In this talk, we introduce platform markets' paradigm, and apply it to modeling provider interactions (internet service providers (ISPs) and content providers (CPs)).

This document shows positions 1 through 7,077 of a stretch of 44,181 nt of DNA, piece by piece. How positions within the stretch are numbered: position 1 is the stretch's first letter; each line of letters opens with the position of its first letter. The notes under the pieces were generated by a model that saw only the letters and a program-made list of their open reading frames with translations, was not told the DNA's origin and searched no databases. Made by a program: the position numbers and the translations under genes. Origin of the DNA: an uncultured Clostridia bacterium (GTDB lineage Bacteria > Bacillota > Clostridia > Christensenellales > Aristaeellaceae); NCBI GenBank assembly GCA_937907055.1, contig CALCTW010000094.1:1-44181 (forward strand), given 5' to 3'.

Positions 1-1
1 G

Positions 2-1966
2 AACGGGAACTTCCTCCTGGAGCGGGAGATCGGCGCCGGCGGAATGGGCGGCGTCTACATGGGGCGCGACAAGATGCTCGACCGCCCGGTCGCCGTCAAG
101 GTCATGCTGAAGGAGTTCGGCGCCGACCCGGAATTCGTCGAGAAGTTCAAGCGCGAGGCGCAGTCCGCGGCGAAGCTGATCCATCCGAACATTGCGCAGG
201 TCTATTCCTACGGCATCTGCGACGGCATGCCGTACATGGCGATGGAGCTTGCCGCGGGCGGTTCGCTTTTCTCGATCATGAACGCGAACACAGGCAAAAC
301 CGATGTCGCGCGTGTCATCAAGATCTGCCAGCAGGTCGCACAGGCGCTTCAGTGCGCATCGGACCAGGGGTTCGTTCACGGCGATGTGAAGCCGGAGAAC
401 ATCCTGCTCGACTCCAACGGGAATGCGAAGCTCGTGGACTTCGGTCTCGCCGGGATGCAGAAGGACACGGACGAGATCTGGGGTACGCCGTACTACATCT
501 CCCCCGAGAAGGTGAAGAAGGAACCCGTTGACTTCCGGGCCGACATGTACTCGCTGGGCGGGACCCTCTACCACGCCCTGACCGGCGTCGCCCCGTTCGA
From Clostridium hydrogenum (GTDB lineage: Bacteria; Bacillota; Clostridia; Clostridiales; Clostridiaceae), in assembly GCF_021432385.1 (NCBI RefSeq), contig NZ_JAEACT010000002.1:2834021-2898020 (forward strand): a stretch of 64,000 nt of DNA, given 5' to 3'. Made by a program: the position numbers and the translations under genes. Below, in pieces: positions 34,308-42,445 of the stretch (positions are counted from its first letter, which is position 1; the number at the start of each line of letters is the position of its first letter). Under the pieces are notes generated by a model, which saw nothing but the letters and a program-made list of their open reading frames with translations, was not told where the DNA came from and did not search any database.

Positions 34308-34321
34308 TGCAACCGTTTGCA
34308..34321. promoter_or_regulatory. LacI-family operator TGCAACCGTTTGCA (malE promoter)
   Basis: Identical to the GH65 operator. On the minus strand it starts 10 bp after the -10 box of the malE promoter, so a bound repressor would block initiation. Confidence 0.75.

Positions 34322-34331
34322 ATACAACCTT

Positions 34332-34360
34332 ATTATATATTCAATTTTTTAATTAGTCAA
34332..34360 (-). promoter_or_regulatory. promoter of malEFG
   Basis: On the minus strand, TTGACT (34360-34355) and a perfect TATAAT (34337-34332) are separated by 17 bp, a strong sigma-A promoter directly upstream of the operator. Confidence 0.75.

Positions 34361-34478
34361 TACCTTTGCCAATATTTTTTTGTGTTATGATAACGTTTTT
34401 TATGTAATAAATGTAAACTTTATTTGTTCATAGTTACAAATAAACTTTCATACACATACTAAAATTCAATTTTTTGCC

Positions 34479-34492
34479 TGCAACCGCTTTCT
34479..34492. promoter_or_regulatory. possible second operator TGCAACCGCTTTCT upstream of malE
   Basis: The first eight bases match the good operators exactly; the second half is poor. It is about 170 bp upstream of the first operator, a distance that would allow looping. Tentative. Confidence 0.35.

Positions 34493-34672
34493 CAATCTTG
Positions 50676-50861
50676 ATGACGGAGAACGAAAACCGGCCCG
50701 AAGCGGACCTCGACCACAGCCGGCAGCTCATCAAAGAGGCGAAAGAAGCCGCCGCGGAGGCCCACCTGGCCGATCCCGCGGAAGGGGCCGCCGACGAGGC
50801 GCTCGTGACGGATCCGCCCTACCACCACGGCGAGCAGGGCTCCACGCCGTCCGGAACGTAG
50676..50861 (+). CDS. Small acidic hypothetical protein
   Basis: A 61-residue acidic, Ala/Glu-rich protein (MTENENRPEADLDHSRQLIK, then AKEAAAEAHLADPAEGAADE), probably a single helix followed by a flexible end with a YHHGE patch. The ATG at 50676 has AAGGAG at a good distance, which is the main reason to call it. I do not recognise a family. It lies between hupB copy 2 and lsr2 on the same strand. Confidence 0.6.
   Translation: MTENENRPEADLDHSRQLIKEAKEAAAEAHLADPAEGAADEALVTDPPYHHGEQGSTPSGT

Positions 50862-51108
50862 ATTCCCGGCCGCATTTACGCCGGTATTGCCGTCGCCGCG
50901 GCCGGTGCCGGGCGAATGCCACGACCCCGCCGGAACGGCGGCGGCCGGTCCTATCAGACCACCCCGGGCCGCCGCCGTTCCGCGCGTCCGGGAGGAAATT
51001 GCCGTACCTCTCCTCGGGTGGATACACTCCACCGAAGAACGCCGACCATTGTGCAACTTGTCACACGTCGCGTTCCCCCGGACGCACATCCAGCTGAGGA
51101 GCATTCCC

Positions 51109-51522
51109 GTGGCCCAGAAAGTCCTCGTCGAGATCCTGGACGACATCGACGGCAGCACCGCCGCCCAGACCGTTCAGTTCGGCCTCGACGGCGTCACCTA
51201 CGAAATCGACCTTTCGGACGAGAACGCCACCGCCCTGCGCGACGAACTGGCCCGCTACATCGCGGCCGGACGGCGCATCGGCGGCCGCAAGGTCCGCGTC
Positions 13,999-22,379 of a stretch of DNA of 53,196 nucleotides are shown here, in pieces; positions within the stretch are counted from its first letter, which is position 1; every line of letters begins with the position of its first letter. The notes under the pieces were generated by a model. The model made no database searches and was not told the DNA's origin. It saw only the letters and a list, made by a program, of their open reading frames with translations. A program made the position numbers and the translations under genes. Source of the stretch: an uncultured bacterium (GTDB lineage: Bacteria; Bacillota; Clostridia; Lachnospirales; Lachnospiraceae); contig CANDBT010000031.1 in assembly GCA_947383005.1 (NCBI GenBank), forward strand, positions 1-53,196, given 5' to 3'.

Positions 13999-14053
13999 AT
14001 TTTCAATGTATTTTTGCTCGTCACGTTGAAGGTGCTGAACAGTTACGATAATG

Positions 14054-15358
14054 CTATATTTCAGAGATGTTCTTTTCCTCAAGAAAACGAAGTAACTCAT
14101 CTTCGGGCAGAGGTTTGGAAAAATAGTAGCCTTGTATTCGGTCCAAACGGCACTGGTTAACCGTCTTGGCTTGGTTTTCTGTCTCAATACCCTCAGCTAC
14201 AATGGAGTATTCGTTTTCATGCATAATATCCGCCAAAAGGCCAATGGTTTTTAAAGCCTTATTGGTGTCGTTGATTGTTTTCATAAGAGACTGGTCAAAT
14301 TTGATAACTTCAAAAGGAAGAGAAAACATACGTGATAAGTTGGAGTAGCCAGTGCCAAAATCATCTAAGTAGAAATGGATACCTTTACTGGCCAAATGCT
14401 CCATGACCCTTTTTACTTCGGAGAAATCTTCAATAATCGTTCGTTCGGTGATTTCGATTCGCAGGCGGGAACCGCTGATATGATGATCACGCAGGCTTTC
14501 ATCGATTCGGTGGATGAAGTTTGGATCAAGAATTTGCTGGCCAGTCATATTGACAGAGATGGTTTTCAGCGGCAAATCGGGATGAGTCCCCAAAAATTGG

We model short term (fixed number of providers) and long term (with provider entry) effects with two-sided pricing (ISPs could charge CPs for content delivery) with one-sided pricing (neutrality regulations prohibit such charges). Our modeling allows to evaluate welfare in each regime as a function of parameters (of network environment), such as of advertising rates, elasticity characteristics of end-user demand, CPs’ and ISPs’ costs of entry and operation, and relative importance of their investments for user satisfaction. We consider several specifications to assure the robustness of our inferences. Surprisingly, long term effects of neutrality regulations tend to depress user welfare, and enhance the ISPs market power due to reduced incentives for ISP entry. Our results indicate that extreme caution should be applied to designing neutrality regulations.
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